What I read in 2018

In 2018, I surpassed my goal to read 26 books. Here’s the list:

  1. The Power of Moments
  2. Catcher in the rye
  3. The Child
  4. The Secret Life of Violet Grant
  5. Milk and Honey
  6. Touch
  7. The Lying Game
  8. Break Any Woman Down
  9. Option B: Facing Adversity, Building Resilience, and Finding Joy
  10. Exit West
  11. The Sun and Her Flowers
  12. Turtles All The Way Down
  13. Not That Bad
  14. What I Talk About When I Talk About Running
  15. Whiskey Women
  16. On Writing
  17. The Blue Bistro
  18. Sweetbitter
  19. Constructing the Crossfit Games
  20. Circe
  21. Conference Room, Five Minutes
  22. The Hate U Give
  23. The Great Alone
  24. Lethal White
  25. The Collapsing Empire
  26. Open Heart
  27. The Consuming Fire
  28. The Immortal Life of Henrietta Lacks
  29. An Absolutely Remarkable Thing
  30. Eleanor Oliphant is Completely Fine
  31. Sing, Unburied, Sing
  32. The Witch Elm
  33. Harry Potter and the Cursed Child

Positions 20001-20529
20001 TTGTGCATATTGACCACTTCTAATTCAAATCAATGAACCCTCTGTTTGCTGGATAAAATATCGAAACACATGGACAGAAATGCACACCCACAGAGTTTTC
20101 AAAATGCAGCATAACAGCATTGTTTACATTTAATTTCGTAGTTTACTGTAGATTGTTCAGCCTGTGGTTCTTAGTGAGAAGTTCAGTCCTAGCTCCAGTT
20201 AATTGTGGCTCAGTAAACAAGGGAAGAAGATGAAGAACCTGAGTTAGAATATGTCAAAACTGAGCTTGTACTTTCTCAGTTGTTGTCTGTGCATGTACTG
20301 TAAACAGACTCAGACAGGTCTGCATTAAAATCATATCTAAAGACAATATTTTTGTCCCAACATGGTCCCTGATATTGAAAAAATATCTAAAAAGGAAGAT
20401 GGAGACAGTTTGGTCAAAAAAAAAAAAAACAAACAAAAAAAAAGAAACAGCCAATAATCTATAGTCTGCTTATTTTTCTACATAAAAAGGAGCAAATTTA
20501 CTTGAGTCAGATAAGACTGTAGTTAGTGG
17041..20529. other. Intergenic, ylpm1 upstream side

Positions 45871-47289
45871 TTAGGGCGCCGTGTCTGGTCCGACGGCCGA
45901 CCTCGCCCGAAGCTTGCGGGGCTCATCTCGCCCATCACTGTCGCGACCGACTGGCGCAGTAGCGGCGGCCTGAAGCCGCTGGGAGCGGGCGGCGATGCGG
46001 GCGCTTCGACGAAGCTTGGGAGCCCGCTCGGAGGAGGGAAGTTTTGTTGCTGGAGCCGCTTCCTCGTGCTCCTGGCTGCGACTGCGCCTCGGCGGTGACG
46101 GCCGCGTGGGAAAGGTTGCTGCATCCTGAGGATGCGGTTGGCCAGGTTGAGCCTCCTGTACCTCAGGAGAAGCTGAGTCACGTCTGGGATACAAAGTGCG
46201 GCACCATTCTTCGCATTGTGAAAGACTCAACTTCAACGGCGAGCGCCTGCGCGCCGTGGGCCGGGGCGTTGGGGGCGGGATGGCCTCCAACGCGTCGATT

34. Becoming

What I read in 2017

Hit my goal early again this year! Here’s the list for 2017:

All Is Not Forgotten
Difficult Women
Luckiest Girl Alive
Hillbilly Elegy
Emma in the Night
Cork Dork
The Expats
Alias Grace
Invisible Man

On being alone


A WOMAN in her early 30s sits alone at a table on the patio. She’s waiting for her bill and slipping into the early stages of a carb coma, having just enjoyed a delicious meal at one of the top rated restaurants in Salt Lake City. A group of men walk by, led by UNNAMED ASSHOLE.

“Why are you alone?”

The woman looks over, confused.

“What? What’s wrong with being alone?”

Unnamed Asshole looks at his friends, laughs, and shakes his head in disbelief.

“Are you serious?”

His friends join in the laughter and keep walking. The woman sits in silence, her rage boiling below the surface. The waiter places her bill on the table.